New VTOL Ultralight is a Rocker
BlackFly aircraft has eight custom motors, computerized safety features and more
By Randy Dufault
July 23, 2018 - Working in stealth for a number of years, Opener founder and CEO Marcus Leng developed and then flew BlackFly, an all new fixed-wing, all-electric, amphibious, vertical takeoff and landing aircraft.
Since a crude prototype was developed in 2011, the concept has evolved into an eight-motor fly-by-wire airplane ultimately targeted at recreational flyers that may or may not hold a pilot certificate. The company now estimates that the various aircraft in their BlackFly development program have amassed something like 12,000 hours in the air.
“What happened was Marcus was happily retired,” said former Google executive and world skydiving record holder Alan Eustace. “He had built a successful manufacturing organization and then started doing his homework on electric motors, propulsion systems, carbon fiber technology, lightweight aircraft, and batteries, and he came to a conclusion that not many people had [10 or 11 years ago]; that it was possible now to build something that could fly based on electric propulsion.”
Alan joined the BlackFly team to help to make the concept into a complete product.
When asked what attracted him to the program he responded, “I actually thought aviation would be the last place that electricity would replace piston and turbine engines. The reason for that was that weight mattered.”
Alan heard about the program through a friend, went to see the BlackFly fly, and was convinced that he should get involved.
“For me it’s that cutting edge and the safety aspects really appeal to me,” he added.
BlackFly takes a somewhat different approach to the challenge of vertical takeoff and landing. Through automated control of the eight custom-designed electric motors, the entire craft rocks back to a vertical attitude for takeoff. It moves to the horizontal after departure allowing the canard configuration wings to provide lift and permit flight speeds and efficiencies not available to strictly rotorcraft configurations.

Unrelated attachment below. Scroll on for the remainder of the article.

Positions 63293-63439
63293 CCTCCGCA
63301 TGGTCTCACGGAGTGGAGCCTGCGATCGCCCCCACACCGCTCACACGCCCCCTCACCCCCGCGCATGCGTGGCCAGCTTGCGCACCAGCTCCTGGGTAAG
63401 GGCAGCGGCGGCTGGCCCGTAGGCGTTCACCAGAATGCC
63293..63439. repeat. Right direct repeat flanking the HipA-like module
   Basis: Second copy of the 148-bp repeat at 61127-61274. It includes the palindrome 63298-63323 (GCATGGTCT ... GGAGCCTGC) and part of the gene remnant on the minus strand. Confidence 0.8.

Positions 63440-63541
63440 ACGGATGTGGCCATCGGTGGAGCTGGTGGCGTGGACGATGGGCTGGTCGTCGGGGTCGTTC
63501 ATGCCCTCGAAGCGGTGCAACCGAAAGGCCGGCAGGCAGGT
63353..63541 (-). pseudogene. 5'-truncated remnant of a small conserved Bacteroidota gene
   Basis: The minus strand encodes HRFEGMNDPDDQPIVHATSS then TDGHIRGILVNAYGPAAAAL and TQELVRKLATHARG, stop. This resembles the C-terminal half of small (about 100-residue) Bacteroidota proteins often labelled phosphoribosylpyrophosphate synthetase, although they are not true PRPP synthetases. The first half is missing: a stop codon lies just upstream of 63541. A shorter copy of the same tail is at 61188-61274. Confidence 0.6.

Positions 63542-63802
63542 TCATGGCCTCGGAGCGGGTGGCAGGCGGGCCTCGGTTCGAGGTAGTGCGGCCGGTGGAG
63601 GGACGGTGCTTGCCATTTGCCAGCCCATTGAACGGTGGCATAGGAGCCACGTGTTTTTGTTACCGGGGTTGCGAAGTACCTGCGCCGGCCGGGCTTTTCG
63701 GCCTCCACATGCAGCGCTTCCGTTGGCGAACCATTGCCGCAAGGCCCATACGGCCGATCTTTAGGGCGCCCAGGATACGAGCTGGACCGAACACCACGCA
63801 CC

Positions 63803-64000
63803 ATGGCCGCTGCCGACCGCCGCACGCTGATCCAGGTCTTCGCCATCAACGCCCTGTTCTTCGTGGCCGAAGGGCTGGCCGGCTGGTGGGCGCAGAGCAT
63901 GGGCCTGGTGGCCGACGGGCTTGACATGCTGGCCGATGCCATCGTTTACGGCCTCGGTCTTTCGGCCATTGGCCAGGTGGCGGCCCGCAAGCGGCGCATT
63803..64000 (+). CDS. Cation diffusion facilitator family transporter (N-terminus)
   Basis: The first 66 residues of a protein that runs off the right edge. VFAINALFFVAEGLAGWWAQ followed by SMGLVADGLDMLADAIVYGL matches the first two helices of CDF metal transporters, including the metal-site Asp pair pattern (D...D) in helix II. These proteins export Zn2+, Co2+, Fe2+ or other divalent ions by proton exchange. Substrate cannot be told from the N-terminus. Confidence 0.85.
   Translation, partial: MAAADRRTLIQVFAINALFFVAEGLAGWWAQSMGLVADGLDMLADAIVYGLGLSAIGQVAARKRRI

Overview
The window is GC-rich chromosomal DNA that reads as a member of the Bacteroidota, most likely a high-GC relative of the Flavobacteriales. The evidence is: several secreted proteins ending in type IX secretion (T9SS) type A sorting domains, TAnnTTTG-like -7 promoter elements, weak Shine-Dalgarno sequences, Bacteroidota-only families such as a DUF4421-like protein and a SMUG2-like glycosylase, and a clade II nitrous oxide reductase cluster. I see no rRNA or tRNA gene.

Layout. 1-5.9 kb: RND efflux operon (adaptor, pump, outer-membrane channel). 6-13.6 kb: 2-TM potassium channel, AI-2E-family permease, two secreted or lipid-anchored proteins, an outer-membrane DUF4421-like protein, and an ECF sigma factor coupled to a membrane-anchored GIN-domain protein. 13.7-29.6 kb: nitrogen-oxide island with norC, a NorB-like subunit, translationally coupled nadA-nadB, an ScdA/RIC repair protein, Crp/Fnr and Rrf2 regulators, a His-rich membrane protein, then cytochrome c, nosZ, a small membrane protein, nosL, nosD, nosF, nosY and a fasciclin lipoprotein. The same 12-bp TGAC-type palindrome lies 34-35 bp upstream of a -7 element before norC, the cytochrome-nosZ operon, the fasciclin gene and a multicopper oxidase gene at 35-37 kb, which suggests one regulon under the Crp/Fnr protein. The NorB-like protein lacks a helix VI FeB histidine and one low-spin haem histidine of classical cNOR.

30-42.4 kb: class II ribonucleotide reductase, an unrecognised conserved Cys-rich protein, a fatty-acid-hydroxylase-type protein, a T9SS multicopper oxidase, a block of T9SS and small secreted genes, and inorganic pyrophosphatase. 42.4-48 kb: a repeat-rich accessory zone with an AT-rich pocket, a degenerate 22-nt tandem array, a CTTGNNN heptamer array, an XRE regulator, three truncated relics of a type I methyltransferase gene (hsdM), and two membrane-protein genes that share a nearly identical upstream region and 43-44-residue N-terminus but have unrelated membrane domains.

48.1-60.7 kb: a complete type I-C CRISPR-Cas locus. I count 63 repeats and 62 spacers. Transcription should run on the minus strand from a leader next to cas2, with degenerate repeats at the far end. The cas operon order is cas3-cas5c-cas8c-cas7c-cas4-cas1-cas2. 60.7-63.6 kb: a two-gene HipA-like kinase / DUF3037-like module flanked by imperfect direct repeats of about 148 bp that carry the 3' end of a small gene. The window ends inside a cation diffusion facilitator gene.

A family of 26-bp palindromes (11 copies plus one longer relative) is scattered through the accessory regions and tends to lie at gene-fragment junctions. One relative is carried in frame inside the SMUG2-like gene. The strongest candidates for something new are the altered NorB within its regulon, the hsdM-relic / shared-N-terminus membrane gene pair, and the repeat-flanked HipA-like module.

The computerized flight controls contain a number of safety features including soft landing assist, a return to place of departure button, and flight envelope protection. A ballistic parachute option provides added levels of safety.
Opener has a virtual reality simulator in its booth that demonstrates the simple-to-operate controls and many of the craft’s automated flying features.
Built to conform to the FAA Part 103 regulations for ultralight aircraft in the U.S., a pilot certificate is not required to operate the single-seat craft. A comprehensive training program that uses simulation will familiarize pilots with abnormal situations and ensure pilots understand the craft’s features and control systems prior to the first flight.
According to Marcus, BlackFly batteries will transport airplane and pilot about 20 miles on a full charge. Charging typically requires an hour with special equipment and six hours when plugged into a standard 110V outlet.
A heavier configuration, allowed under regulations in other countries, will support longer flight times and higher speeds.
Two BlackFly aircraft, including one with a substantial number of flight hours on it, are on display at Opener’s booth in the Innovation Showcase building in Aviation Gateway Park.